Like a fingerprint or a snowflake, no two teeth are alike. Your teeth are unique to you – not even identical twins have the same teeth! And just as your teeth are unique to you, so is your dental health. Many factors influence how healthy your mouth is, like family history, hygiene practices, and chronic health conditions. Reducing your risk of tooth decay may include different steps than those others take. Diabetics, for example, have a higher risk of gum disease. That means their preventive care routine has an even larger impact on their overall health than someone without the disease.
- More than 100 million U.S. adults are diabetic or prediabetic.
- 30.3 million Americans have diabetes.
- 23.8 percent of people with diabetes are undiagnosed. Almost one-quarter of individuals with diabetes don’t even know it.
- Around 1.7 million new cases are diagnosed each year.
- Diabetes and dental health go hand-in-hand! Your dentist can help you watch out for the warning indicators of decreased dental health and diabetes, which affect every part of your body.
Diabetes, Immune Health, and Your Smile
Dental health and overall health are connected. Bacteria in the mouth are sticky and soft; they naturally form a substance called plaque. When plaque builds up on the teeth and along the gum line, it becomes hard. Hard plaque is called tartar, and it can only be removed by a dentist with a special instrument. Thankfully, that process isn’t painful. But when you don’t see the dentist and the tartar is left alone, it repeatedly irritates the gums and tissue. This can easily lead to infection in your gums, and diabetics are more likely to get one because of their weakened immune health.
Diabetics often experience a dry mouth from both their medical condition and from medications. Saliva is a great tool for rinsing the teeth and dislodging bacteria, and your mouth misses it when it isn’t present. This can further complicate a diabetic’s oral health by contributing to tooth decay.
A few indicators of tooth decay and infection are swelling, pain when chewing, and sensitivity to hot, cold, or sweet foods. The effect of diabetes on teeth and gums shouldn’t be ignored – it can lead to further health complications and the loss of natural teeth. Nearly 22 percent of those diagnosed with diabetes have periodontal (gum) disease.
If diabetes is left untreated, it can increasingly damage your oral health over time:
- You may experience a dry mouth from less production of saliva.
- Since saliva protects teeth, dry mouth makes your risk for cavities higher.
- Gum disease is common among dental patients with diabetes, which creates swelling, sensitivity, and irritation along the gums.
- Your taste buds may not work as well.
- Wounds or mouth sores may have delayed healing.
- This makes you more prone to infections inside the mouth.
- Children with diabetes can have teeth erupt earlier than is typical.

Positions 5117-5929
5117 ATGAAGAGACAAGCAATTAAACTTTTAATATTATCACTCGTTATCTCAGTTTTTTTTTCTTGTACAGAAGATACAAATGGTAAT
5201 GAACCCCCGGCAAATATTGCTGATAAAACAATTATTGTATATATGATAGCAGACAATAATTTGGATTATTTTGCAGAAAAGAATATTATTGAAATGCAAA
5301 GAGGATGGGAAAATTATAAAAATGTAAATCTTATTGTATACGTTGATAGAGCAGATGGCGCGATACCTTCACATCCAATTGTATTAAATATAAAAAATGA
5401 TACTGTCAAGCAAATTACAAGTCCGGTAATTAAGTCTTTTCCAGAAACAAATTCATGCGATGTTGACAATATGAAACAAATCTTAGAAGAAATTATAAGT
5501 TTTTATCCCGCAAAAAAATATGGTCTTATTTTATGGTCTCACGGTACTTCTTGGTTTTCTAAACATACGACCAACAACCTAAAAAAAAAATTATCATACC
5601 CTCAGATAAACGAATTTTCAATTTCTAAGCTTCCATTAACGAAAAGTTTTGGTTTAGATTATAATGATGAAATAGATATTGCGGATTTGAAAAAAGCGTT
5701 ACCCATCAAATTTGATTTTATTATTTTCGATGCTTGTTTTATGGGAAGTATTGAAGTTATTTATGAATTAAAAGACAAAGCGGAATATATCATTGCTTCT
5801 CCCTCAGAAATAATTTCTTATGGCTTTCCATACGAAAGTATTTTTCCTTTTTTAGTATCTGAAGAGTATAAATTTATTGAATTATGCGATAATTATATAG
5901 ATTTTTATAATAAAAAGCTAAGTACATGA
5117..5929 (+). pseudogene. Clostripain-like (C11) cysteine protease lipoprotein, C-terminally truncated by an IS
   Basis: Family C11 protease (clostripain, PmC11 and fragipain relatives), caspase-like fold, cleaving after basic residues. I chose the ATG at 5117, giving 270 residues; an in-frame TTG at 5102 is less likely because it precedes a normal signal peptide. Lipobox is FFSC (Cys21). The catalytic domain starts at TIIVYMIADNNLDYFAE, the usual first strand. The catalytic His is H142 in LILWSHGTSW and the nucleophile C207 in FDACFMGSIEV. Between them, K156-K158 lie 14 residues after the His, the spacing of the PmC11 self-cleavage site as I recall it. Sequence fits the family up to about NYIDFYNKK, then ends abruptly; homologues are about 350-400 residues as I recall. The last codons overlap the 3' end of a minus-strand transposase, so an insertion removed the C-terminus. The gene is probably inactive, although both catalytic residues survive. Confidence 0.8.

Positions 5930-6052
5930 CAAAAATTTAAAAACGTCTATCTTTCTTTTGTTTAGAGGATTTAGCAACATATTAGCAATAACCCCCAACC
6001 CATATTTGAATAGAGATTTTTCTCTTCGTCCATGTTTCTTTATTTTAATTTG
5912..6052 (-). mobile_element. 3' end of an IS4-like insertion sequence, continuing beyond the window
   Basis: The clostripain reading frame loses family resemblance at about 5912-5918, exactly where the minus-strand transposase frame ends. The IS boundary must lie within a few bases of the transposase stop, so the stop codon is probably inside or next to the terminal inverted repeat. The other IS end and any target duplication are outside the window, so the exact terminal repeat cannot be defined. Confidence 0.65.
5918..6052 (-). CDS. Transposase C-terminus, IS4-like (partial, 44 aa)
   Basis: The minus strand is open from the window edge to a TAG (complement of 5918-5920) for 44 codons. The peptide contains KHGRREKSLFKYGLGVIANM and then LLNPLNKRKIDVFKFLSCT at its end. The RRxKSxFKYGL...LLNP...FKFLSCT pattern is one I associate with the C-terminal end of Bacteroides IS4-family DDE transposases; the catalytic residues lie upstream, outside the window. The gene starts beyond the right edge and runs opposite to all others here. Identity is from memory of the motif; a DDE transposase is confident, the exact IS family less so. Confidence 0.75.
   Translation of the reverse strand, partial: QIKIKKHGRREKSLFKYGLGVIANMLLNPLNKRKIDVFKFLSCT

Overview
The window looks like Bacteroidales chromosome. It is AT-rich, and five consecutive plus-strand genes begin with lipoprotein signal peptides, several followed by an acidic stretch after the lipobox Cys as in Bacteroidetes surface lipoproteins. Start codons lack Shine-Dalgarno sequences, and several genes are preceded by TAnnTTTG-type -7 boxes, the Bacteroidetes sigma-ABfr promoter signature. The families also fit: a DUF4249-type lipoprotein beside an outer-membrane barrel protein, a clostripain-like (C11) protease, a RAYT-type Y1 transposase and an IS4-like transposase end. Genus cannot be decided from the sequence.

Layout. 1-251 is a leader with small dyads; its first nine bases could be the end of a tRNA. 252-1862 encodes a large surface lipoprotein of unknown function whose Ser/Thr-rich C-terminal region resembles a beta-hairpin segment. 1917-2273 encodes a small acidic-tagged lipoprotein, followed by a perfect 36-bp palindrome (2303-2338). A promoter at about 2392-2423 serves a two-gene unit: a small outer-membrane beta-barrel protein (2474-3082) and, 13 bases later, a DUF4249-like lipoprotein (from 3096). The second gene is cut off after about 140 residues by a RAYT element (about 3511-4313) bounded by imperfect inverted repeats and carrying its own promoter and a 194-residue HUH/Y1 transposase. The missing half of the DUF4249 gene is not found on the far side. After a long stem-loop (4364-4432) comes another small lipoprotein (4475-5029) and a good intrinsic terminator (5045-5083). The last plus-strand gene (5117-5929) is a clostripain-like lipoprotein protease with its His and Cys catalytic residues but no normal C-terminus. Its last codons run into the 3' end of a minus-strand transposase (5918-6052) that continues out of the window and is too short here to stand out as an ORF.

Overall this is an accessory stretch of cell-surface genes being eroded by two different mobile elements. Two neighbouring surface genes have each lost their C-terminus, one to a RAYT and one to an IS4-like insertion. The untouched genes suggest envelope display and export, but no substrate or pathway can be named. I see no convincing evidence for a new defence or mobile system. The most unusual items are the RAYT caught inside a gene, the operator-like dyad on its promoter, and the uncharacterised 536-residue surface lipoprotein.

We encourage everyone especially diabetics to use their dental insurance carrier and their dentist as allies in wellness, especially diabetics. Dentists can help you maintain, if not improve, your oral and your overall health. Receiving professional deep cleanings from your dentist can help to lower your HbA1c (average blood sugar) levels.
Dentists Caring for Diabetics
Dentists are trained on the effect diabetes has on teeth and gums. Type 2 diabetes is one of the most common types of chronic diseases in America, which is why it’s important to understand how to care for your oral health if you are a diabetic. To understand your current risk of developing diabetes, use this tool from the American Diabetes Association.
It’s crucial that diabetics visit the dentist at least twice a year. This allows your dentist to ensure your mouth is healthy, and also allows them to document any changes they see. By continuing to see the dentist consistently, they are able to watch for the potential development of diabetic-related dental health problems. These include a change in saliva, a red or swollen palate, changes in the texture of the tongue, loose teeth, colored deposits on the teeth, or signs of cavities forming.
Some insurance carriers (like Delta Dental) offer more cleanings for high-risk members, like those with diabetes. Call your carrier to find out if you may be eligible.
Overall Health | Know Your Risk
Reducing the Risk of Tooth Decay in Diabetics and Prediabetics
Three elements key to preventing diabetes are:
- Maintaining a healthy weight.
- Eating a balanced diet
- Being active.
About one in three adults over 18 are prediabetic, meaning their blood sugar is between 140 and 199 after repeating the initial test. Unless lifestyle changes are made such as healthier diet and exercise, prediabetic individuals are very likely to form Type 2 diabetes. Unfortunately, there are often no signs or symptoms when someone is prediabetic.
That’s why it’s important to understand the risk factors for developing diabetes. This body mass index scale can help you determine your healthy weight, as being overweight is a contributing factor to the development of diabetes. Many factors influence your health, which is why it’s important to visit both your doctor and your dentist regularly to monitor your blood pressure, glucose levels, weight, oral health, and more.
Check out our low-sugar recipes for reducing the risk of tooth decay and diabetes in your home.